Welcome! It’s time for another Safe Withdrawal Rate case study! Please click here for the other seven installments. Today’s volunteer is “Mr. Corporate Refugee,” not his real name, obviously. But as the name suggests he is ready to pull the plug on the corporate grind. He and his wife did everything right to prepare for early retirement. Pay off the mortgage on their house (as recommended by yours truly) and accumulate a nice nest egg close to seven figures. The only problem: they reside in a high-cost-of-living area in California and more than half of their net worth is tied up in their primary residence. Even a portfolio as large as $1 million will likely not be sufficient to cover expenses in your current location. What to do now? I’ll propose two routes to early retirement. Move to a cheaper location, a “secret” low-income-tax paradise – more on that below, and be able to retire now. Or work for only four more years and retire in the current location. Let’s go through the math…
This is going to be a short post today. With the Thanksgiving holiday around the corner, who wants to think about Safe Withdrawal Rate research, when you’re digesting vast quantities of turkey breast, turkey legs, fillings, and beer? So, on a lighter note, I want to say Thanks to all the folks who have made blogging such an enjoyable experience over the last year!
Specifically, …Read More »
Few topics in personal finance and in the early retirement community stir up emotions as nicely as the pros and cons of homeownership. Some folks in the FIRE community are renters and swear by it and others are very happy homeowners and/or real estate investors. Neither side is wrong. Those with more nomadic lifestyles probably prefer renting and the those with kids in school and strong ties to the local community are apparently happy homeowners. Normally, the two sides just coexist peacefully but discussions normally get heated and sparks fly when one side accuses the other of doing something wrong. If I had to distill the arguments of the two sides into bumper stickers it would be:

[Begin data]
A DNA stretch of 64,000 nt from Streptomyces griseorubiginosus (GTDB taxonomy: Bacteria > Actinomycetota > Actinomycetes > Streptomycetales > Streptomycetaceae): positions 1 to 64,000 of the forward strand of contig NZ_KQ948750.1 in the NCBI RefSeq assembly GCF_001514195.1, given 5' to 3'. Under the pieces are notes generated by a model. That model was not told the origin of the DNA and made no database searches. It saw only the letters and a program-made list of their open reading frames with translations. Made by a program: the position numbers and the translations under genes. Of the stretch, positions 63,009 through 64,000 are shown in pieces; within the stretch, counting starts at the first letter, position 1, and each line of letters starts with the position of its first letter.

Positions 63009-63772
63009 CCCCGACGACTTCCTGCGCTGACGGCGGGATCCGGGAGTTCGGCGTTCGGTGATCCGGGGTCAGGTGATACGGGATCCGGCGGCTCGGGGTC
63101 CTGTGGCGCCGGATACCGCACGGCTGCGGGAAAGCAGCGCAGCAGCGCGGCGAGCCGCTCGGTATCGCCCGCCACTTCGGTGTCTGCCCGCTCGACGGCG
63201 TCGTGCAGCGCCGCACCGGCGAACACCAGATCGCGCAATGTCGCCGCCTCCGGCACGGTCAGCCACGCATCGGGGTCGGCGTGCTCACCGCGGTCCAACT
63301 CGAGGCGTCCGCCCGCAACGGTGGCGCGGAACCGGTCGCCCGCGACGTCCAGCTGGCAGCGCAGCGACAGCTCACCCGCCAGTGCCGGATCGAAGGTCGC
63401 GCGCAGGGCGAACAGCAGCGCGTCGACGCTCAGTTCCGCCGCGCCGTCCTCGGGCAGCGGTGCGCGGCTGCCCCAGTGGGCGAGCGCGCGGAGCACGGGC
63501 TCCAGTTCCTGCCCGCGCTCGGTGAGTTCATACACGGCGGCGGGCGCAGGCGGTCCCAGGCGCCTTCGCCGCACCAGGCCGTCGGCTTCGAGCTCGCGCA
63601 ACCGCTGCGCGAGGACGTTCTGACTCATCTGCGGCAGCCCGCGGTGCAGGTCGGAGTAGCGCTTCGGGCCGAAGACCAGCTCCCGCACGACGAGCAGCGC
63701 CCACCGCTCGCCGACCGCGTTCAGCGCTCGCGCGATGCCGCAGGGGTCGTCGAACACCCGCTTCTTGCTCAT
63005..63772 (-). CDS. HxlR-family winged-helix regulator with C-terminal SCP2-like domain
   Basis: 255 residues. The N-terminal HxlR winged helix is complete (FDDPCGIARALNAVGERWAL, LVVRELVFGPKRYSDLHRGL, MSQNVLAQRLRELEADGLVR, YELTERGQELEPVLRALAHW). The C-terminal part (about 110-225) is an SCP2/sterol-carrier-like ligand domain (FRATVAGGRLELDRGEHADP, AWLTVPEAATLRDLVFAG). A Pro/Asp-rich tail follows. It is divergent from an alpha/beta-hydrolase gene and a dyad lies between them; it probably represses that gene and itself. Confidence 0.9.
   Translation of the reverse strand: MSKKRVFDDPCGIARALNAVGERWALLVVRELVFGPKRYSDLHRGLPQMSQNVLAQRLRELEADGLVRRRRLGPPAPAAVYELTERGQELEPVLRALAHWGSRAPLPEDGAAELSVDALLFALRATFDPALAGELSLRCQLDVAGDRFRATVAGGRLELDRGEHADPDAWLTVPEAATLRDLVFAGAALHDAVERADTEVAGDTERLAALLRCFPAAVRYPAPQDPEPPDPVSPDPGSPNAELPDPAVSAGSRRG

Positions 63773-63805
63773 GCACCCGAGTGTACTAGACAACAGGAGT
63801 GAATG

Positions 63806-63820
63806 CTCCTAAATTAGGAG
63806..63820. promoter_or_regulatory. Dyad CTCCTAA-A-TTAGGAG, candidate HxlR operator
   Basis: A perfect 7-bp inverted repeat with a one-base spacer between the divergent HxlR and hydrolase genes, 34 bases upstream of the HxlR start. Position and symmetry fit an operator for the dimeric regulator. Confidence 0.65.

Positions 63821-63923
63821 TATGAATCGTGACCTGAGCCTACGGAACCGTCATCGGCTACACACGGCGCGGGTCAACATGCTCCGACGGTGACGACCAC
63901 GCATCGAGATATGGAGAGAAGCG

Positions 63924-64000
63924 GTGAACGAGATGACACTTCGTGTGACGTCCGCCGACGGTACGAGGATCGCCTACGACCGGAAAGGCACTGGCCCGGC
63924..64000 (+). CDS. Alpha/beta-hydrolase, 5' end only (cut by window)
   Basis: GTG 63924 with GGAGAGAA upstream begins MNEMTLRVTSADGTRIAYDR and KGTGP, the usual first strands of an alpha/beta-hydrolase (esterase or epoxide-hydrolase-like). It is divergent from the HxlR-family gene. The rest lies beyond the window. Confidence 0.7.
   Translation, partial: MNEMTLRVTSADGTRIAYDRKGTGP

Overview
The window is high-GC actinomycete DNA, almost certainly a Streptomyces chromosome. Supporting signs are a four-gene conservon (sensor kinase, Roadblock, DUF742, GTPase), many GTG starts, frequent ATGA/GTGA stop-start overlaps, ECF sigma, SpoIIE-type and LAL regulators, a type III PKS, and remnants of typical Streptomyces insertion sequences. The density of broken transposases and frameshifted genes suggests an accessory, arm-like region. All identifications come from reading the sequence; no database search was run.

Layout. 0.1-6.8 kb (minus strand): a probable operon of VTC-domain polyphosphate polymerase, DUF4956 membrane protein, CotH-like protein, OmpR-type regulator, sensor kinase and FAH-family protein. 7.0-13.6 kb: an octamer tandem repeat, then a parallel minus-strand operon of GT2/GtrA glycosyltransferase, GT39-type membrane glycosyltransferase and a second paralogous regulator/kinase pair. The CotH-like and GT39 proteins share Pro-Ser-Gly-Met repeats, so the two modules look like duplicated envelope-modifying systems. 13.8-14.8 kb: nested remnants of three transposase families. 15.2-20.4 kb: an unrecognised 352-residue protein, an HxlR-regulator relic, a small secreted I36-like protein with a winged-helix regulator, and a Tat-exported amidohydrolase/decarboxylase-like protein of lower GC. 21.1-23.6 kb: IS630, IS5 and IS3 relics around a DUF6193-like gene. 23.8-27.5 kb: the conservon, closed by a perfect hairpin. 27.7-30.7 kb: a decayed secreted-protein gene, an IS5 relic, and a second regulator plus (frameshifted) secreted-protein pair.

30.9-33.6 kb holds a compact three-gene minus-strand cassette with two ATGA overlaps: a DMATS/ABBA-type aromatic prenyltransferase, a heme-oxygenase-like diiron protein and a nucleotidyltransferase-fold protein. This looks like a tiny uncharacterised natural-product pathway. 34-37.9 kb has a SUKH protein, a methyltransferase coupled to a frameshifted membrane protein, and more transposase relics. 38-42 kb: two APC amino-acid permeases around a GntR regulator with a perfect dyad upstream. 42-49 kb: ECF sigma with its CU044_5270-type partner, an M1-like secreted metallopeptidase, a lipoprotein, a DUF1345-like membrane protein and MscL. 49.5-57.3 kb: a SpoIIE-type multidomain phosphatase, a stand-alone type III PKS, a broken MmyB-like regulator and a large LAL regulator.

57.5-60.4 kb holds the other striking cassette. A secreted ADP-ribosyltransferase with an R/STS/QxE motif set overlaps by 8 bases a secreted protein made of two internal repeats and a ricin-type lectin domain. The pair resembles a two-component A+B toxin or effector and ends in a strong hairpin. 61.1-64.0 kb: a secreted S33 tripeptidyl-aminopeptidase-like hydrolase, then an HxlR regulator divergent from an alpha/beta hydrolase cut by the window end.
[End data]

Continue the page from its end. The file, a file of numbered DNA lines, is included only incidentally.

- Homeowners: Renting is just throwing away money!
- Renters: A house is not an investment at all. Or it’s a terrible investment!
But of course, both claims are just that: bumper stickers. And both claims are demonstrably false and/or crude generalizations! Let’s look more into the math of the rent vs. own tradeoff…Read More »
Welcome to a new installment of our “Ask Big Ern” series with case studies on safe withdrawal calculations. This is already the seventh part, see here for the other parts of the series! Today’s volunteer is Ms. Almost FI and that’s not her real name, of course. She’s planning to retire early in 2019 and this causes a lot of anxiety: Does she have enough money? When should she take her pensions? What about long-term care insurance? All very valid questions, all impossible to answer without a careful customized analysis!Read More »
One of my favorite Mr. Money Mustache articles is the “Shockingly Simple Math” post. It details how frugality is able to slash the time it takes to reach Financial Independence (FI). That’s because for every additional dollar we save we reduce the time to FI in two ways: 1) we grow the portfolio faster when we save more and 2) we reduce the savings target in retirement by consuming less.
That got me thinking: Is the math really that simple? How sensitive is the savings horizon to different rates of returns? What happens if we use historical returns instead of one specific expected return assumption? How important is the asset allocation (stock vs. bond weights) on the path to early retirement? How much does the equity valuation regime (e.g. the initial CAPE ratio when starting to save) matter?
So, in typical Big ERN fashion, I take an ostensibly simple problem and make it more complicated!
Let’s get the computer warmed up and start calculating…